I find that I can usually spare at least 10 min. Yes, if I have a large break, I do go outside and walk along the East River bike/walk path but sometimes thatís not feasible. Sometimes the weather is bad or sometimes, I donít even have the 20 min it takes for me to walk out there and back. So what do I do? I walk indoors.
Now, I know this may not apply to everyone as I work in a unique environment: a very large medical center with multiple interconnected buildings. If I walked the length of the building I work in, itís already the equivalent of 2 blocks. But if I walk through all the interconnected buildings, I can walk a much greater distance. (Donít worry I donít walk through the patient care areas and disturb the healthcare staff hard at work at helping sick people). Furthermore, I work on the 6th floor so I can do quite a bit of walking if I include the length of multiple floors. In fact, if I grab a cup of coffee late in the afternoon , Iíll take the long way back by walking back and forth between the buildings as I make my way up from the 1st to the 6th floor. I can cover 0.75 mile in just 15 minutes and all of this walking takes place indoors.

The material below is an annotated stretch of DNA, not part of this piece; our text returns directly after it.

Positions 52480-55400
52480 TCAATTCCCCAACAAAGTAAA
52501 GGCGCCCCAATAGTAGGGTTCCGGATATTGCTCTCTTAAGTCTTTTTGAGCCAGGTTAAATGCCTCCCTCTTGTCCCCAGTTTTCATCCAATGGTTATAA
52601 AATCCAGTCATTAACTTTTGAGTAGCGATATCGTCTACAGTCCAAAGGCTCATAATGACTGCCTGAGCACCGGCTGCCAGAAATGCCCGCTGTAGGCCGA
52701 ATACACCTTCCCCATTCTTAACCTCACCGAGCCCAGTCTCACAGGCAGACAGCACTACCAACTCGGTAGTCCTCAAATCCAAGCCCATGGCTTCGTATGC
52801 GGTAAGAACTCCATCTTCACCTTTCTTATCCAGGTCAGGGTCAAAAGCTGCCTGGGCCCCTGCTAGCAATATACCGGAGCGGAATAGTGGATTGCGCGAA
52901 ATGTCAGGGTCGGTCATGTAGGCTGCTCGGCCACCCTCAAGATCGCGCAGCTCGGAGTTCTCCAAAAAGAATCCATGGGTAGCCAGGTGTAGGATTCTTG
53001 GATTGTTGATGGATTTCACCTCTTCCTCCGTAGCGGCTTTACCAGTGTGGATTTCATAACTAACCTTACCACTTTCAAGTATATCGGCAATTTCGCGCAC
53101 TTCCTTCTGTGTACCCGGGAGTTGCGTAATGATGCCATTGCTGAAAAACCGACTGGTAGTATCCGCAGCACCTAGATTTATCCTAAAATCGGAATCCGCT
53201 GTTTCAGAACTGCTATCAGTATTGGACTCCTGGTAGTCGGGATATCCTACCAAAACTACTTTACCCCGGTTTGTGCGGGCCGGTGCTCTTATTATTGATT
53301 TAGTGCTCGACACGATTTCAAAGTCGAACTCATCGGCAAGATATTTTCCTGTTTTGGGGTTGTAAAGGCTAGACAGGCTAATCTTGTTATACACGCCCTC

For a larger cardio boost, Iíll use the stairs as my own personal stairmaster machine. We have multiple stairwells in our building and one of them is hardly ever used. 1. I donít want to disturb anyone and 2. I donít want to get strange looks from people about my decision to exercise at work. If I walk from the ground floor to the roof, I can walk up 17 flights! Iíll walk up and down several times to get in a really intense cardio workout. When Iím walking back down the stairs, I usually stop every 2 flights to jog in place for about 20 seconds to keep my heart rate elevated.
I know that not everyone can use my tricks to help them stay more active at work but hopefully it can jumpstart you into finding your own way to stay active. Iím curious: if/what do all of you do to keep yourselves more active while at work?